[271]     Hélène Beaupré is a social worker at the Centre for Gender Advocacy. Her professional order issued a guideline for preparing the declaration required by section 23.2. The social worker must conduct a quick psycho-social evaluation that lets the young person explain how they feel, their life, and how changing their designation of sex will improve their life. When Mme Beaupré prepares her declaration, she only repeats what the person told her. The letter does not add value to what the person tells her. In her experience, young people do not take the decision to change their designation of sex lightly but to end their suffering.

[272]     Fourth, the Regulation does not provide any guidance as to what a health professional should mention in their declaration to the registrar.  Indeed, the variety of professionals listed at section 23.2 makes it difficult to determine what common purpose they serve other than being able to listen to the young person explain their gender identity. Véronique Morel of the registrar’s office testified that they do not expect that every declaration will be similar because each case will be evaluated on its merits.

[273]     The sample declarations in evidence demonstrate that a declaration with limited substantive usefulness will satisfy the requirement at paragraph 23.2, paragraph 2.  One psychiatrist stated simply that:

Demande de changement de nom[82]

Je declare avoir évalué [nom caviardé] et que je suis d’avis que le changement de la mention est approprié.[83]

[274]     Young applicants are thus subject to a less stringent substantive obligation than adults who must submit an affidavit from someone who has known them for at least one year and can attest to the seriousness of the application.

[275]     There is no rational connection between seeking confirmation that a young person is serious about wanting to change their designation of sex and requiring a declaration from a health profession that the change is appropriate for the young person.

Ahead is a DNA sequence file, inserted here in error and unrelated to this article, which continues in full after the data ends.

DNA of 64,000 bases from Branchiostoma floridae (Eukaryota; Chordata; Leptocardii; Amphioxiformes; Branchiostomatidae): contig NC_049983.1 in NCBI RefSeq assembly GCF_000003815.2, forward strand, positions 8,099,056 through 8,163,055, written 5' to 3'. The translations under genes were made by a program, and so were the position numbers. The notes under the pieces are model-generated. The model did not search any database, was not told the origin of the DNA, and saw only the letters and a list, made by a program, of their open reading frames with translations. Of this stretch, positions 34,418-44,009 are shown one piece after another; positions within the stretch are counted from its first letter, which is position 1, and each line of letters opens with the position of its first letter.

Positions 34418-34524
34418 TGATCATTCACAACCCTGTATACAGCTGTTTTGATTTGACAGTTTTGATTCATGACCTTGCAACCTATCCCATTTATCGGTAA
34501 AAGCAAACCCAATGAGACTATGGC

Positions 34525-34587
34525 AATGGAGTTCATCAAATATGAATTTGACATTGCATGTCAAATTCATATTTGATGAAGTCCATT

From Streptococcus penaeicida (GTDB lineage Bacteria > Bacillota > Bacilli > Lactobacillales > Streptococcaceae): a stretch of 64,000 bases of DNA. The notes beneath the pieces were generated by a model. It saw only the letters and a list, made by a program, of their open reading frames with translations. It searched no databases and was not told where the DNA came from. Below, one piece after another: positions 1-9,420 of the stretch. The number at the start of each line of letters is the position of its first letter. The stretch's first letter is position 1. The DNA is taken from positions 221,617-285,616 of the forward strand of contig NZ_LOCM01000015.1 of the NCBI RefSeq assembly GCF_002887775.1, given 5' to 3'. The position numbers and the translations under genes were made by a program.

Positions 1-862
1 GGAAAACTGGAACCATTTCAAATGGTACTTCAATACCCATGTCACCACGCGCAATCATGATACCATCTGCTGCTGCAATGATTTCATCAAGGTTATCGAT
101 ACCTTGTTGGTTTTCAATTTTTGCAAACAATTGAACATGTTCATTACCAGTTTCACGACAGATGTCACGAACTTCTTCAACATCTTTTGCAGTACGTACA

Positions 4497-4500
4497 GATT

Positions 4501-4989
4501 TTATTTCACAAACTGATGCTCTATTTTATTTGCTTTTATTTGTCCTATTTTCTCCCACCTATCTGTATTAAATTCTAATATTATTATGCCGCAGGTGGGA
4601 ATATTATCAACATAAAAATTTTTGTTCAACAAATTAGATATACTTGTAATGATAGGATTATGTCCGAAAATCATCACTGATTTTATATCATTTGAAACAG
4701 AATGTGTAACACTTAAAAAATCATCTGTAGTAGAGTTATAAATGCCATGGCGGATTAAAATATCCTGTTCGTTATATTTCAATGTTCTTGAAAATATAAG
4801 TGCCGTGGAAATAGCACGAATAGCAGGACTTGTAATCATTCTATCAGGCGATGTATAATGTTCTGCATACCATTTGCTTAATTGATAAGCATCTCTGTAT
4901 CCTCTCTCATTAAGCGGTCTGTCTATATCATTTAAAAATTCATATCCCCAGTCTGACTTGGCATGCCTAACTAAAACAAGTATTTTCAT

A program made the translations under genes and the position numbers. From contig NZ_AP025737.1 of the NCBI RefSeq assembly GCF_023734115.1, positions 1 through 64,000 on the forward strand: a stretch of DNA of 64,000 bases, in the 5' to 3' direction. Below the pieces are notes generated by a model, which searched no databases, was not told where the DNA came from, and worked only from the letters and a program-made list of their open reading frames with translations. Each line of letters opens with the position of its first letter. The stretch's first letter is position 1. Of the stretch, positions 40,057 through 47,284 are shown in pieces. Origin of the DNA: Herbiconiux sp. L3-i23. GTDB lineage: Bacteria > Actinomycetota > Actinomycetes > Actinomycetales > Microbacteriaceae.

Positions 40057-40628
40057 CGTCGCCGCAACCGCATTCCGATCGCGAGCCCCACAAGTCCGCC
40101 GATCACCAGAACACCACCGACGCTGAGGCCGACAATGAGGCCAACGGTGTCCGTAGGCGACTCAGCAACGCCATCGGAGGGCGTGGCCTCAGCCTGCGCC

B. iii) f) Minimal impairment

[276]     Section 23.2 is not a minimal impairment of the rights of young transgender people.  Instead, it can exacerbate the violations of their rights.

[277]     A young person who cannot find, afford, meet with, or confide in a health professional who is knowledgeable about transgender issues, will have their application to change their designation of sex rejected. They will continue to live with the violations of the rights to dignity and equality described above.

[278]     The Attorney General did not explain why young applicants could not be subject to the same requirement as adult applicants. The seriousness of a young person’s application could be confirmed by an adult relative, friend, teacher, etc. without the added stress of the logistical and substantive hurdles that the Regulation places in their way.

B. iii) g) Proportionality

[279]     The legislative objective behind section 23.2 is not proportional to the violation of young transgender people’s rights.

[280]     By seeking to confirm whether a change in designation of sex is appropriate for a young person, the Regulation second-guesses the applicant who is the only person who can attest to their gender identity. As discussed above, transgender youth are particularly vulnerable; section 23.2 makes it harder for them to have their identity and their place in society validated.

[281]     The legislative objective behind section 23.2 is worthwhile but requiring a declaration from a health professional is not a constitutionally valid means to achieve it.

B. iii) h) Remedy